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Thread: Ice fishing

  1. #1

    Default Ice fishing

    Does anyone have advice on ice fishing the local Anchorage area lakes. I am trying to get away with using minimal gear at the lowest cost. Is this possible with my summertime pike and rainbow tackle?

  2. #2
    Member Jktimm's Avatar
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    Default Mat Su Valley

    The ice out here is more than 12" thick! You can drill holes and sit in your car if you like. You may want to try this before it snows, as driving out on the ice now is too easy. No snow to get stuck in. An auger would be nice, but that's about all of the "special " gear you'd need.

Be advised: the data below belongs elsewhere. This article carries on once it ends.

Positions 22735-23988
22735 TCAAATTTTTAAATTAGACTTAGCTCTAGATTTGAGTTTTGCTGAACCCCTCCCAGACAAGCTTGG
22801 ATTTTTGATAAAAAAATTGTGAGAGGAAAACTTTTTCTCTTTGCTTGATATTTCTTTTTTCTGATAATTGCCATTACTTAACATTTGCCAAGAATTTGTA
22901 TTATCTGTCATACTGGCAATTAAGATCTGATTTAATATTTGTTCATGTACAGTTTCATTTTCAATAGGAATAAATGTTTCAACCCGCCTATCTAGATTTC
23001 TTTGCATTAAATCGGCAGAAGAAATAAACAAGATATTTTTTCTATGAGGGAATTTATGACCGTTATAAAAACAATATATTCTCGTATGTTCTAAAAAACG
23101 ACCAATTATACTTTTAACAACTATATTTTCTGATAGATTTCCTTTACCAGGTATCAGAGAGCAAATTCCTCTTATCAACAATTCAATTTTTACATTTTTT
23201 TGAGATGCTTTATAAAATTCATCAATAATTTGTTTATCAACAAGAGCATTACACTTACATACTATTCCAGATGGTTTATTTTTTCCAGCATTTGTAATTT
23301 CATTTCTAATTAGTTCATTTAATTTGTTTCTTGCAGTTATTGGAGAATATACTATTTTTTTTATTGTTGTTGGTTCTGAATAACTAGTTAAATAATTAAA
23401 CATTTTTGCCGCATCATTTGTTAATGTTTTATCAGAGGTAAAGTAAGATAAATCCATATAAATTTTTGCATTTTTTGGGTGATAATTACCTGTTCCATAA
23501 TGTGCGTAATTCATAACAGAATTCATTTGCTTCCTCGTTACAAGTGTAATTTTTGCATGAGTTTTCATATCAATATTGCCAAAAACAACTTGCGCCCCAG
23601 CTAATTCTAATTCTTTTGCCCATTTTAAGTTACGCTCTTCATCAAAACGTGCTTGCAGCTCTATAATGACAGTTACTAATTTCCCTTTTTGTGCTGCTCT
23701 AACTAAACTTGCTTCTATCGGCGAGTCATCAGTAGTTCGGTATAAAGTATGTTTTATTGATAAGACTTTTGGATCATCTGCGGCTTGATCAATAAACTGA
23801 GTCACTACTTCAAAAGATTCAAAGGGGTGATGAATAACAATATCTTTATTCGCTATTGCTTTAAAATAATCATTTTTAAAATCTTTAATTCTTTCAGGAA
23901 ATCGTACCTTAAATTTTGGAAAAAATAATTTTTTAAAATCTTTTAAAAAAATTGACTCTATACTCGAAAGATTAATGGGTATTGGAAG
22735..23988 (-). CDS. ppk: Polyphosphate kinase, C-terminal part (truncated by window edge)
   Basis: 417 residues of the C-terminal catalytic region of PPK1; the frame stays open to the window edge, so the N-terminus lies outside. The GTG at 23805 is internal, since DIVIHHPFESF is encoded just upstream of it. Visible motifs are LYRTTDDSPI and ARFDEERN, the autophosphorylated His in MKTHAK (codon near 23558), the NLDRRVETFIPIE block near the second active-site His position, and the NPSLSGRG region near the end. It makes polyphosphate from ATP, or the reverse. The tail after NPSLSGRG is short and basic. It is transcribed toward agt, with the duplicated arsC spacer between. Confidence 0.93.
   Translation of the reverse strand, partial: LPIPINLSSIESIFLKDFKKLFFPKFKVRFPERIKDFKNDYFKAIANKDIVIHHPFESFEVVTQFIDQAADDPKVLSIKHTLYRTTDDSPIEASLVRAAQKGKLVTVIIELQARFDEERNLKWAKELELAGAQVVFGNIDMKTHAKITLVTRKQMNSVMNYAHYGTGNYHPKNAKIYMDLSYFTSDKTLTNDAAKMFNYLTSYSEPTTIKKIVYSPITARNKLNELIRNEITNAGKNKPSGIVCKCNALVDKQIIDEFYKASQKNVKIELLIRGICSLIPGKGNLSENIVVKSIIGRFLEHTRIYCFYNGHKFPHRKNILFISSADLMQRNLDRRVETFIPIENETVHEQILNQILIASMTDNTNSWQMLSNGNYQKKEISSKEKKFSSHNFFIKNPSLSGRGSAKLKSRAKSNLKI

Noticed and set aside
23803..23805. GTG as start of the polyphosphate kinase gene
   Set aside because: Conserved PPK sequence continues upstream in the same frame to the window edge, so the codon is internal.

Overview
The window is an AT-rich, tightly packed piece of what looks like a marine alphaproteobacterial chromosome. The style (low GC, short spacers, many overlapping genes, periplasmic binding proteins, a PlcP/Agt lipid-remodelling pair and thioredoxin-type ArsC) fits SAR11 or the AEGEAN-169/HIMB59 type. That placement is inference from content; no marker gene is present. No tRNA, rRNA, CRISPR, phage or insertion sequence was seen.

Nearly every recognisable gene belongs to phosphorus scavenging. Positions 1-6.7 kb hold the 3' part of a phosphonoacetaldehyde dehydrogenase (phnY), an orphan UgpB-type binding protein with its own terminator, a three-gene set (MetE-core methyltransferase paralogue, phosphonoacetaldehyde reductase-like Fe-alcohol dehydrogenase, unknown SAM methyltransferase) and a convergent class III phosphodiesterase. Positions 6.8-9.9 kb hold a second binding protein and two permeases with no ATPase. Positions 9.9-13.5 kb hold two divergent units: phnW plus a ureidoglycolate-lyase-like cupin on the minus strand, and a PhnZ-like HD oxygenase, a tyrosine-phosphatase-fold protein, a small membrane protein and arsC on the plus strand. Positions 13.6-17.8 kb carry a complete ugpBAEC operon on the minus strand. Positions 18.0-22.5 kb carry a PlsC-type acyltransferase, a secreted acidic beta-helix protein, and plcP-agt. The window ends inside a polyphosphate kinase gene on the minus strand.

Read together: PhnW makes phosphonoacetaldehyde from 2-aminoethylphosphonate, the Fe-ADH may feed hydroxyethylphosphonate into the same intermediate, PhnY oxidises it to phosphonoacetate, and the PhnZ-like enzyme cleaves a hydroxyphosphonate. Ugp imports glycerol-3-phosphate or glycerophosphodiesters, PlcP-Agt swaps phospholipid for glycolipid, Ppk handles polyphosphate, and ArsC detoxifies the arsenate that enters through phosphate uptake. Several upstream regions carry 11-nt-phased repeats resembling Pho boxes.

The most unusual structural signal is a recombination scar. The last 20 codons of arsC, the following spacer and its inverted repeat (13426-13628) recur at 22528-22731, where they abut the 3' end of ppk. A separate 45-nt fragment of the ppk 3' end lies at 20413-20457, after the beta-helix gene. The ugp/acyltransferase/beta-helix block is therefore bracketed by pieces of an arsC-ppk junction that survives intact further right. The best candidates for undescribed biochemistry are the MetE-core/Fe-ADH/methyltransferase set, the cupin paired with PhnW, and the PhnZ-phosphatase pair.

Check ADFG website for stocked rainbow lakes.
    Good Luck and stay WARM!

  3. #3
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    Default

    i tried that last year. I would go look for holes that weren't completly frozen over or take a small hand axe and reopen it. That worked well for a while till the holes got to much ice, or just wait till people left. I found a auger on craigslist.org for 15 bucks and got new blades. after that i was set. as far as a shelter goes... you don't need one. I fished forever with out one and as long as you got some good windproof clothing youll be fine. You can use your standard 6tf+ rod and reel. I still do sometimes. As far as jigs go i don't have good luck with them i stick to shrimp and worms. The only thing i would recommend you spend money on is a auger and some sharp blades. Sharp blades will save you so much hassel and time.

  4. #4
    Member sayak's Avatar
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    Default No shelter; true, and...